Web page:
Sleep: Helping Your Children—and Yourself—Sleep Well
What is an Actionset?
- Children of all ages need plenty of sleep to grow and develop. School-age children may have trouble learning and developing socially if they don't get enough sleep.
- Children's sleep problems can cause stress for parents, who may worry about their children. Parents also may be awake much of the night trying to get a child back to sleep. Their own lack of sleep can affect parents' focus at work or in school.
- Health problems can cause sleep trouble in children. Examples of these problems include asthma, ADHD, autism, obstructive sleep apnea, and Down syndrome. Talk to your child's doctor if your child often has trouble getting to sleep or staying asleep.
- Parents can help their children sleep well by having a comforting bedtime routine and consistent bedtimes.
- Parents can help themselves sleep well by learning about sleep routines and about how to reduce stress and relax.
Return to topic:
Several types of sleep problems can keep a child awake at night:
- Young children sometimes try to delay going to bed by asking for another story or for another sip of water.
- A child may wake up after wetting the bed or needing a diaper change.
- Some children have nightmares. Others may have night terrors. Night terrors are different from nightmares because the child remains asleep throughout the entire episode and does not have any memory of it in the morning.
- Some teenagers have a problem called delayed sleep-phase syndrome. They don't go to bed until late at night and don't fall asleep until early morning.
- Some children have health problems that can lead to sleep problems. In some cases, treating the health condition can improve sleep. For example, a child whose asthma is under control may not wake up at night because of coughing.
Children who don't get enough good quality sleep may have trouble learning and developing socially. They may be tired during the day and not able to pay attention in school.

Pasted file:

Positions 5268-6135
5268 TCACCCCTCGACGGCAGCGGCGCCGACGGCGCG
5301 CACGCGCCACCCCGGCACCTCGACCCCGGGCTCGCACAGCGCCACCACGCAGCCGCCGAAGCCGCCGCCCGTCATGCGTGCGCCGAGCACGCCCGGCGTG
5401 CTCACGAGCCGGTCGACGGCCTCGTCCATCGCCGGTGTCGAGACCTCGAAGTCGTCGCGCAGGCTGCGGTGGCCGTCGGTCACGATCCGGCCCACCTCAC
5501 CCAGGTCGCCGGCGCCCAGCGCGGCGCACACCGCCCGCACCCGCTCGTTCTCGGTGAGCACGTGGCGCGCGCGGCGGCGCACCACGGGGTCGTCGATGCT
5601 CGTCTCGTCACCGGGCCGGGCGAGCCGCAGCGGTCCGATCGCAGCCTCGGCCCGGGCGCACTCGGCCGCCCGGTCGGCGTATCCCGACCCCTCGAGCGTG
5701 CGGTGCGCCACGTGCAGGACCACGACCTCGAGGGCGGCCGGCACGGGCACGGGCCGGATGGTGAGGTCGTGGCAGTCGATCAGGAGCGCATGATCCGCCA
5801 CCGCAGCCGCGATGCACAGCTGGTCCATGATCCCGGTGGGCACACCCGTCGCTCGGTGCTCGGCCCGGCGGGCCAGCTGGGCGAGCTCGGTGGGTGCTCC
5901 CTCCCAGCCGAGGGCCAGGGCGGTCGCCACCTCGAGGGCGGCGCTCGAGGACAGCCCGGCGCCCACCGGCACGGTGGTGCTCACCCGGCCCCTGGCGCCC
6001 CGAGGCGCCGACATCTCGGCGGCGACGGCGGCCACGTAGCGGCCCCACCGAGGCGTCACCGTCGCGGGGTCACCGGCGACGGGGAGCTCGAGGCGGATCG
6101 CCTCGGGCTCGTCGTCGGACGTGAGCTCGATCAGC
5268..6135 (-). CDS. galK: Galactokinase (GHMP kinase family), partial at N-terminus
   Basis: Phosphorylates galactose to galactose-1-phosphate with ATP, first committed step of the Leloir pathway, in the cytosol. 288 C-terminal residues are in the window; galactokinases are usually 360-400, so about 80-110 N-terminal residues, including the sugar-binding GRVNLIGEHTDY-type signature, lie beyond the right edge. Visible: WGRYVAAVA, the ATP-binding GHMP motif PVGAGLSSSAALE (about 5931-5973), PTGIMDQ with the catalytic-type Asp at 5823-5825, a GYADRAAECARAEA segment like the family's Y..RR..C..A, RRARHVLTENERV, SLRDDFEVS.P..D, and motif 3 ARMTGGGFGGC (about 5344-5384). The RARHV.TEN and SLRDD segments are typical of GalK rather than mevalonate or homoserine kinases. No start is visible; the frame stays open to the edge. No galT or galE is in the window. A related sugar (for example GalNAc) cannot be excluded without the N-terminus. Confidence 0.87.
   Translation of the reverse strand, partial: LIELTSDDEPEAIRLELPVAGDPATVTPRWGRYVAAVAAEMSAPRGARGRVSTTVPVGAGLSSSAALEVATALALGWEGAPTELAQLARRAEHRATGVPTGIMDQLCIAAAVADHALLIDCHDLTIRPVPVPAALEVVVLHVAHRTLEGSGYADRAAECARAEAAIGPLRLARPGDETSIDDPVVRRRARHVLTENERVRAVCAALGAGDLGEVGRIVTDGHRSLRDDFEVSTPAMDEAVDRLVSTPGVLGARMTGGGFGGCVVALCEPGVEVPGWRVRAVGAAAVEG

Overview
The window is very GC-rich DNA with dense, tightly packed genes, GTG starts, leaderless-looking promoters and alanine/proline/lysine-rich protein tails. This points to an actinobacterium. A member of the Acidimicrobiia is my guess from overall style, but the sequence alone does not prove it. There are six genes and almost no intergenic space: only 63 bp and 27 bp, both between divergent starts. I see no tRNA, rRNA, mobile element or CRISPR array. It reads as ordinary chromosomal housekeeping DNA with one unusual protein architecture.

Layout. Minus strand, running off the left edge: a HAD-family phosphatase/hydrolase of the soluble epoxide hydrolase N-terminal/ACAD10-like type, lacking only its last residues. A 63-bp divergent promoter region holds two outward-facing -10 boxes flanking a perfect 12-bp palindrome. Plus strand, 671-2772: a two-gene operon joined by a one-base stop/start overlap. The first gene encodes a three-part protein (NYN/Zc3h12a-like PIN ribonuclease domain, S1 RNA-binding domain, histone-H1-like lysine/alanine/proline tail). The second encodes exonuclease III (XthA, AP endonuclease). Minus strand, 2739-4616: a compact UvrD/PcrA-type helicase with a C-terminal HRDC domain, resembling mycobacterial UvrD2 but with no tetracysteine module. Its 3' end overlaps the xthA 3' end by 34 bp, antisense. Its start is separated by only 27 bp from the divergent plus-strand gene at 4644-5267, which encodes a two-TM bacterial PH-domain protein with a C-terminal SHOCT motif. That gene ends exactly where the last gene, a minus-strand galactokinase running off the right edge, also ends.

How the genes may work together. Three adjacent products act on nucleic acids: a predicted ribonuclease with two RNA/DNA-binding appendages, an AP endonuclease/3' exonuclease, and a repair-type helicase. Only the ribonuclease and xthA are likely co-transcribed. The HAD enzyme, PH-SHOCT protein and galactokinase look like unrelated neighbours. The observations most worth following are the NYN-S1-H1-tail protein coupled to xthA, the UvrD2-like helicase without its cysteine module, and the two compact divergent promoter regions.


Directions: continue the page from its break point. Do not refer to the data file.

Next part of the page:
And a child's sleep problems can affect parents' sleep. Parents may be in the child's room during the night trying to get the child back to sleep—or the child may try to get in bed with the parents to get back to sleep. Lack of sleep can make parents tired during the day, affecting work and family life.
Help your baby sleep well
- At night, set up a soothing routine. Give your baby a bath, sing lullabies, read a book, or tell a story.
- Put your baby down for sleep in a quiet, darkened room.
- Act quickly—but not too quickly—when your newborn wakes up for a feeding, so that he or she doesn't have a chance to fully wake up. First wait a minute or so to see if the child goes right back to sleep.
- Settle your baby down to sleep as quickly as possible if he or she is not acting hungry during a nighttime feeding.
- If your baby wakes up and doesn't settle down, check to see if he or she is hungry or needs a diaper change. Feed or change your baby quietly. Keep the light low. Don't play with or sing to your baby. Put him or her back in the crib as soon as you can.
- Talk to your doctor about whether to let your baby "cry it out."
- Try to stay calm. Young children are very sensitive to a parent's feelings of frustration.
- Be consistent. If you change your plan for how to handle nighttime crying, make sure that you and your partner agree on it before you go to bed.
Help your child sleep well
- Set up a bedtime routine to help your child get ready for bed and sleep. For example, read together, cuddle, and listen to soft music for 15 to 30 minutes before you turn out the lights. Do things in the same order each night so your child knows what to expect.
- Have your child go to bed at the same time every night and wake up at the same time every morning.
- Keep your child's bedroom quiet, dark or dimly lit, and cool.
- Limit activities that stimulate your child, such as playing and watching TV, in the hours closer to bedtime.
- Limit eating and drinking near bedtime.
- If your child wakes up and calls for you in the middle of the night, make your response the same each time. Offer quick comfort, but then leave the room.
- Help prevent nightmares by controlling what your child watches on TV.